Am I a slacker?
In other words, instead of lounging on the couch on a Sunday afternoon -- even if it is Father's Day -- should I be out hammering nails and drilling holes? Should I be engaged in real "father" activities, like making sure my house is everything it can be? Even if it is the one day of the year fathers are supposed to get a day of rest?
Vance, you slacker.
It's no secret I'm laid back. My wife is much more forward-thinking about most of the things in our family life, whether it's the next stage of our son's development or the next stage of buying (and then improving) our home.
But I did tell myself that once I was a homeowner, I was going to be more proactive about things related to the house than I have been (for maybe obvious reasons) with things in the places we've rented.
How soon is too soon to tell if I'm already failing in that resolve?
Granted, this past weekend was only our second full weekend in the new house. There's no deadline for getting things in 100% working order -- a condition most homeowners will tell you it's impossible to attain, anyway. We haven't had a housewarming party yet, and if/when we do, we will likely time it to coincide with our son's second birthday -- which is not until the end of August. So even if we needed time, we've got time.
But the problem with the essential slacker mentality, the kind that's on display in Linklater's movie, is that it always seems like there's time. "Why do today what you can put off until tomorrow?" "Laid back" is the generous way to characterize it. "Lazy" may be closer to the truth.
I've always wanted to be one of those guys who DIYs home repairs and figures out ways to make his home sparkle just a little bit more. Because I wasn't turning out to be one of those guys wasn't my fault -- I didn't have a home yet. There was no way to measure what I'd become when I did in fact find myself in those circumstances.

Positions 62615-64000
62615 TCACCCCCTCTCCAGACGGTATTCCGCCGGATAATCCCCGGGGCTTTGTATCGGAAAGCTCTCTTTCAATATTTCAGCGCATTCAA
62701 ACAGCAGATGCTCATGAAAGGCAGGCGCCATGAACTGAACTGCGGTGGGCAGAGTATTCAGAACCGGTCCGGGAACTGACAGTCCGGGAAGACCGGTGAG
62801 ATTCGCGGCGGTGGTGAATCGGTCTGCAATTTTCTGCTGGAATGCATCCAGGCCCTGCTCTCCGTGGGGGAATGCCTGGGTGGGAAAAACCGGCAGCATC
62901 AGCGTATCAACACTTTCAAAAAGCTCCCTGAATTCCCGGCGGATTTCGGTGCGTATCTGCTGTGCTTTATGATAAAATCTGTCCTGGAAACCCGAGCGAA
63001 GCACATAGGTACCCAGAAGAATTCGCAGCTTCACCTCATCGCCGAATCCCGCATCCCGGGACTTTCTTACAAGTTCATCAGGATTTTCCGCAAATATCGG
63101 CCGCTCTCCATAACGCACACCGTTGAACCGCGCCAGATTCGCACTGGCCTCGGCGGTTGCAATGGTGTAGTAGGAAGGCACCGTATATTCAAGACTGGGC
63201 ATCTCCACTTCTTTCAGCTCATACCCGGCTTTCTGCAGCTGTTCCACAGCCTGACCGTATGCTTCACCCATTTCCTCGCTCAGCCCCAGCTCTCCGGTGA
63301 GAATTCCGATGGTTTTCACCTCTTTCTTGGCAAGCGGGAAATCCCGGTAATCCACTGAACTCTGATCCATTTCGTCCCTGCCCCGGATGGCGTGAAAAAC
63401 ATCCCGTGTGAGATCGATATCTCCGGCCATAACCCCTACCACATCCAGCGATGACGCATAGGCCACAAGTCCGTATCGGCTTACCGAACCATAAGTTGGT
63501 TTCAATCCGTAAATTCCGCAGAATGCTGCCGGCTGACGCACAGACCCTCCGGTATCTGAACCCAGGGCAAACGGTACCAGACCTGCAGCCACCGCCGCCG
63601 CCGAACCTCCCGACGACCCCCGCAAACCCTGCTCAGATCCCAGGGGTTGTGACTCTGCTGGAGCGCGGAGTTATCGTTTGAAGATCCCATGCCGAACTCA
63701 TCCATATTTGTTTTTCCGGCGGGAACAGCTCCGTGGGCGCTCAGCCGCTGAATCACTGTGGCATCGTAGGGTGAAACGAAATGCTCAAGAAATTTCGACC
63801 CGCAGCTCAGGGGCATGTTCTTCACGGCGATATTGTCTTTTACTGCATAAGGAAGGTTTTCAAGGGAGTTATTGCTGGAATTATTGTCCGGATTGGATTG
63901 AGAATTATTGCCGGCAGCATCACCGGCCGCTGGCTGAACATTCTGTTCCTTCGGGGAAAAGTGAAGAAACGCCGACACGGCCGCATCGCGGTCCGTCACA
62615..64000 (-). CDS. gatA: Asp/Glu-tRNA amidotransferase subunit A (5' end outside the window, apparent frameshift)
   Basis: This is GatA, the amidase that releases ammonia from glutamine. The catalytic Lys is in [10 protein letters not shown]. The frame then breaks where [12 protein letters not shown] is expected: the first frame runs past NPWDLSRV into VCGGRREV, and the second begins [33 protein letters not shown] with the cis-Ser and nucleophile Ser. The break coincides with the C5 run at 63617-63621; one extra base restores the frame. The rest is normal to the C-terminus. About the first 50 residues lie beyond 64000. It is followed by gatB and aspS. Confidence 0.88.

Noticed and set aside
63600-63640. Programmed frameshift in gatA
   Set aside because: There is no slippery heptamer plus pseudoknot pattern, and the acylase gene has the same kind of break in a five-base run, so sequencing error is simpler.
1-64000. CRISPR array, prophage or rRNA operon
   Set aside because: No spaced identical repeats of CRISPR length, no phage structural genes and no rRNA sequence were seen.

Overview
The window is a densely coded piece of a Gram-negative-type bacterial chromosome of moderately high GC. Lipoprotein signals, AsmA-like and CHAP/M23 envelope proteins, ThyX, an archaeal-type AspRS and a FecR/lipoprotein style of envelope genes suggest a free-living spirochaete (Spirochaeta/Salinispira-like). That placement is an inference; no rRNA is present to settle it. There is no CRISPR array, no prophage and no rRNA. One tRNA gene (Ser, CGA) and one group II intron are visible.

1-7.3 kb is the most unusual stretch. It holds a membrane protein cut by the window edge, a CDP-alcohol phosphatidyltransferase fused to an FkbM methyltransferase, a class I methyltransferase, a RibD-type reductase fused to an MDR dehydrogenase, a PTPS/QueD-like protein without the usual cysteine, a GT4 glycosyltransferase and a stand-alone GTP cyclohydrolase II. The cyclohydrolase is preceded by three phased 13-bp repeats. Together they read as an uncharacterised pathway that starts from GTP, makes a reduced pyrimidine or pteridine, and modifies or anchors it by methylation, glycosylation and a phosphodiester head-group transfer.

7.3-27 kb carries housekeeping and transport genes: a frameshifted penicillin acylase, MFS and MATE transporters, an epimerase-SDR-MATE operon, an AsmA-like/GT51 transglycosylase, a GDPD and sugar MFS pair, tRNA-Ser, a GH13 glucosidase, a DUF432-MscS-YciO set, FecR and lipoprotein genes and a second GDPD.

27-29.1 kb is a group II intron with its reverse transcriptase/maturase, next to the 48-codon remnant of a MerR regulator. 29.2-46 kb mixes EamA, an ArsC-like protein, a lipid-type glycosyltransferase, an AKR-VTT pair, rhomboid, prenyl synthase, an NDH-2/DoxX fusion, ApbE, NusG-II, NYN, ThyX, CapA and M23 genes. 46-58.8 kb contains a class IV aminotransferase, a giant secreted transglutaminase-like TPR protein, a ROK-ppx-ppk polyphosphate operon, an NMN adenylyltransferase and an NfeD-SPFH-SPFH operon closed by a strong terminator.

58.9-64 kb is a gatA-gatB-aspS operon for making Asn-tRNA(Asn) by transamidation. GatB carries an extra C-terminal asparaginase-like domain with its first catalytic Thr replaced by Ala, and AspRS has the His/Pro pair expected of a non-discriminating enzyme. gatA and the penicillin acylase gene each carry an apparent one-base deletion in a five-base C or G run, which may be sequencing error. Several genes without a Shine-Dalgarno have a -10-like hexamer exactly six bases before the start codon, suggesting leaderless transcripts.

And I know two weekends is too early to make any judgments, but for now, I'm a bit worried that I won't be that guy. If my own history is any indication, I'll be the guy who lives with things that are partially broken, because really, I don't mind that they are. The "glass is half full" way of looking at something that's partially broken is that it's partially working.
I've made a couple status updates about home ownership on Facebook, and one response I got stood out to me. It seemed to perfectly encapsulate the pressures we put on ourselves when we own a home -- pressures to be some idealized version of ourselves that may not really be true to our nature, almost out of necessity. The guy quipped "Here's a quote that will soon become so true for you: 'Did you have a nice weekend, or do you own your own home?'"
Ha. You can't have it both ways.
The thing is, I do like to have a nice weekend. For now, I'm just basking in the glow of having the home. I don't really care if it's got approximately 37 things of varying magnitudes that need to be worked on. There's time. There's always time.
If that makes me a slacker, then so be it.